So this coming Friday I’ve been asked to be a backup speaker for the local maths club, in case our current speaker cancels (again). Since I like cake, and I like to be given a fairly sliced piece of cake, I decided to talk about Sperner’s lemma and it’s applications to fair division problems.
This stuff is very well known, and there’s a popular expository article about it here. So I won’t talk too much about that.
On the other hand, something I will talk about is a fantastic related problem with an equally fantastic solution. It goes something like this. Suppose you have a square cake; for which integers can we divide the cake into triangles of equal area?
This was first posed in the American Mathematical Monthly after (I assume) a heated debate during somebody’s birthday celebrations. It was eventually solved by a mathematician named Paul Monsky in 1970, with an astonishingly clever mix of combinatorics and valuation theory.
It’s quite easy to show that you can perform such a division for even , and Monsky shows that these are the only for which it is furthermorepossible. You should definitely go read his proof – the crux of the argument relies on colouring the points in with three colours, such that on any given line one finds exactly two of the colours. Monsky then uses Sperner’s lemma – and some very special properties of the colouring he constructs – to conclude.
None of this is too astonishing. What really surprised me, however, is that to construct such a colouring he uses (of all things!) -adic valuations on . And while this might seem esoteric, in the half century since he published, nobody seems to have found a more elementary proof!
Another paper on similar colourings of projective planes also finds strong links to non-archimedian valuations, which leads me to believe that there is something very strange going on here! I haven’t read this later paper very closely, but I really should.
In any case, these things have gotten me thinking a lot about different kinds of norms on . And I felt like sharing a proof of the following well known theorem of Ostrowski:
Theorem 1 Every non-trivial valuation on is equivalent to either the standard valuation or one of the -adic valuations .
This is pretty cool, and I think it provides some motivation as to why we should care about -adic stuff at all. But first, let’s unpack things a little bit. First of all, what is a valuation?
Definition 2 A valuation on a field is a map satisfying:
A valuation is non-archimedian if it satisfies the ultrametric inequality:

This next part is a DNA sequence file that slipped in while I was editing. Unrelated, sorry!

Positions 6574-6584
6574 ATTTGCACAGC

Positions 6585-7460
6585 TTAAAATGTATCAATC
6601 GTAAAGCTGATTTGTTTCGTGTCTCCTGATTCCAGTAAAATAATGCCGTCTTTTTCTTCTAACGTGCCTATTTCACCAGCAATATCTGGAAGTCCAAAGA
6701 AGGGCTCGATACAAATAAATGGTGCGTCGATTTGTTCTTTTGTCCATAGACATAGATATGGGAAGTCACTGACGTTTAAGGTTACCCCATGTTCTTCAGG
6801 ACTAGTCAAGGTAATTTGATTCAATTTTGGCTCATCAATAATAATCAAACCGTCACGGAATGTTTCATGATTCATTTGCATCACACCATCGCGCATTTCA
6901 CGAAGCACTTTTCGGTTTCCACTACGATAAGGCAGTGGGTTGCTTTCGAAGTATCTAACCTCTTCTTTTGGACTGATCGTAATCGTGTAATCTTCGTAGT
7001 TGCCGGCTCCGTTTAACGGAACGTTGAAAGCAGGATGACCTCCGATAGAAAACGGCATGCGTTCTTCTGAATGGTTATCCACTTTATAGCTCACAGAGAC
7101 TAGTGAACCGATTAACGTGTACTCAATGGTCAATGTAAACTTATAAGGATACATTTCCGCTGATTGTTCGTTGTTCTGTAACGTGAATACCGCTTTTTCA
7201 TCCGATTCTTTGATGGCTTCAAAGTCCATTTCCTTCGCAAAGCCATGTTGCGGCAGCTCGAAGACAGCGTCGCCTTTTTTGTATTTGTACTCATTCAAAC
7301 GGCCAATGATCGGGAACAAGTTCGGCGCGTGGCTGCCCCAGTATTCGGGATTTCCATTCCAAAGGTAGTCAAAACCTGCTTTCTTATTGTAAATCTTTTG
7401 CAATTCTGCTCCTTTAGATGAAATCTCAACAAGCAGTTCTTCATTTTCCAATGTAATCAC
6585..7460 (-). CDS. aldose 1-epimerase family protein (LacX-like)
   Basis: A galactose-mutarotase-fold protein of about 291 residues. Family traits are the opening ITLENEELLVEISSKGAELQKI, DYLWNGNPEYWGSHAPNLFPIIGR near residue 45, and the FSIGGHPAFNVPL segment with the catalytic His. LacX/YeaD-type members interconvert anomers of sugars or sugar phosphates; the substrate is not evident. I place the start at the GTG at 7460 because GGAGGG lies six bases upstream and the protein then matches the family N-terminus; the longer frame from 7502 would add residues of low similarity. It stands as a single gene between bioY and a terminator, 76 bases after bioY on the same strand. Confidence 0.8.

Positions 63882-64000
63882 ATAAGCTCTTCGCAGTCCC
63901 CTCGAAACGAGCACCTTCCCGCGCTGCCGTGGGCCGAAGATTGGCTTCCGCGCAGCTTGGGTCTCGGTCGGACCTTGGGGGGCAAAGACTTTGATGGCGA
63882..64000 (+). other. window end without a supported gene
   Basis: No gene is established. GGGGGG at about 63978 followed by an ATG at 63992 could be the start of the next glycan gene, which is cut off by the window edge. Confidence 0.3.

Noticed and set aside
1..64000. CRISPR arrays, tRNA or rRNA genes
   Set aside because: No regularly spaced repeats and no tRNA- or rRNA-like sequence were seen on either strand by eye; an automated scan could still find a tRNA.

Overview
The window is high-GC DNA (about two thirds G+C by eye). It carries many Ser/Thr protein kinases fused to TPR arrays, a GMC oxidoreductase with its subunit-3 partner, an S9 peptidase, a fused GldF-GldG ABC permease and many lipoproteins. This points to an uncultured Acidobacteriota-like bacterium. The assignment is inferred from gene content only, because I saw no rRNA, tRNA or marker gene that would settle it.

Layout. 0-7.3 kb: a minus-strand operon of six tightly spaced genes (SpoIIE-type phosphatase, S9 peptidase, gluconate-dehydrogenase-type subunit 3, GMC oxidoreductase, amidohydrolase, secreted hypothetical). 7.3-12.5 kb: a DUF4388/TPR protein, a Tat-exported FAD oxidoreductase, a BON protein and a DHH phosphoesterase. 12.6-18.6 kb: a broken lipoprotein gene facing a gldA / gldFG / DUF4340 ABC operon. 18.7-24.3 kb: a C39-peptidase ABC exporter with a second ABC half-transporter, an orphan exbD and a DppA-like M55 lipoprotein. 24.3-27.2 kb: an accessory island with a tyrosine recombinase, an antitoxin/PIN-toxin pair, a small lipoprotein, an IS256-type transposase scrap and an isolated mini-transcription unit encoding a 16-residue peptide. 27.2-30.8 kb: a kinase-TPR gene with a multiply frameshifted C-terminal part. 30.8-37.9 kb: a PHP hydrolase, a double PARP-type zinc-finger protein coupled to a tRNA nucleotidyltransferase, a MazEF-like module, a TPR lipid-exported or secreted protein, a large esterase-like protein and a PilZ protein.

We also say that two valuations and are equivalent if there exists some such that , or the valuations generate the same topology on the underlying field.
The standard valuation on is given by the Euclidean norm. This valuation is obviously archimedian. On the other hand, for any prime , we can construct a non-archimedian valuation on as follows:
Any rational can be written in the form , where . We define the -adic valuation of as . It is not difficult to show that this is indeed a valuation, and that it is non-archimedian.
Ostrowski’s theorem asserts that these are essentially the only valuations we can find on . We will split the proof into the archimedian and non-archimedian cases; curiously, despite the strange nature of non-archimedian valuations, this second case is actually markedly easier to show. But first, a lemma.
Lemma 3 Suppose is a non-trivial valuation on . Then for any , we have:
Proof: Note that for some integers and . We also note that , and . Hence:
We can now apply the tensor power trick. Replace with for some integer and take roots of both sides:
Taking the limit as concludes the proof.
Another useful lemma we will need is the following characterisation of non-archimedian valuations over :
Lemma 4 is a non-archimedian valuation on if and only if for all .
Proof: The forwards direction is trivial, so suppose for all . Now consider some . By the binomial theorem, we have:
Taking roots of both sides (the tensor power trick again!) concludes the proof.
We are now in a position to prove the archimedian side of the proof directly:
Theorem 5 If is a non-trivial archimedian valuation on , then is equivalent to .
Proof: First of all, we note that for all , as if this was not the case we would have for some . By lemma 3, this would imply that for all , contradicting the assumption that is archimedian. Consider some . By lemma 3, we have:
Hence . Note that this expression does not depend on the choice of or , thus there exists a constant such that for all . But then for all such , and we are done.
Finally, a cute algebraic proof wraps up the non-archimedian part of Ostrowski’s theorem.
Theorem 6 If is a non-trivial non-archimedian valuation on , then is equivalent to for some prime .
Proof: Consider the set . This set is non-empty as the valuation is non-trivial. We also know by lemma 4 that for all and so is an ideal; in particular, it is a prime ideal. Thus for some prime . Consider some rational , where . Then we have: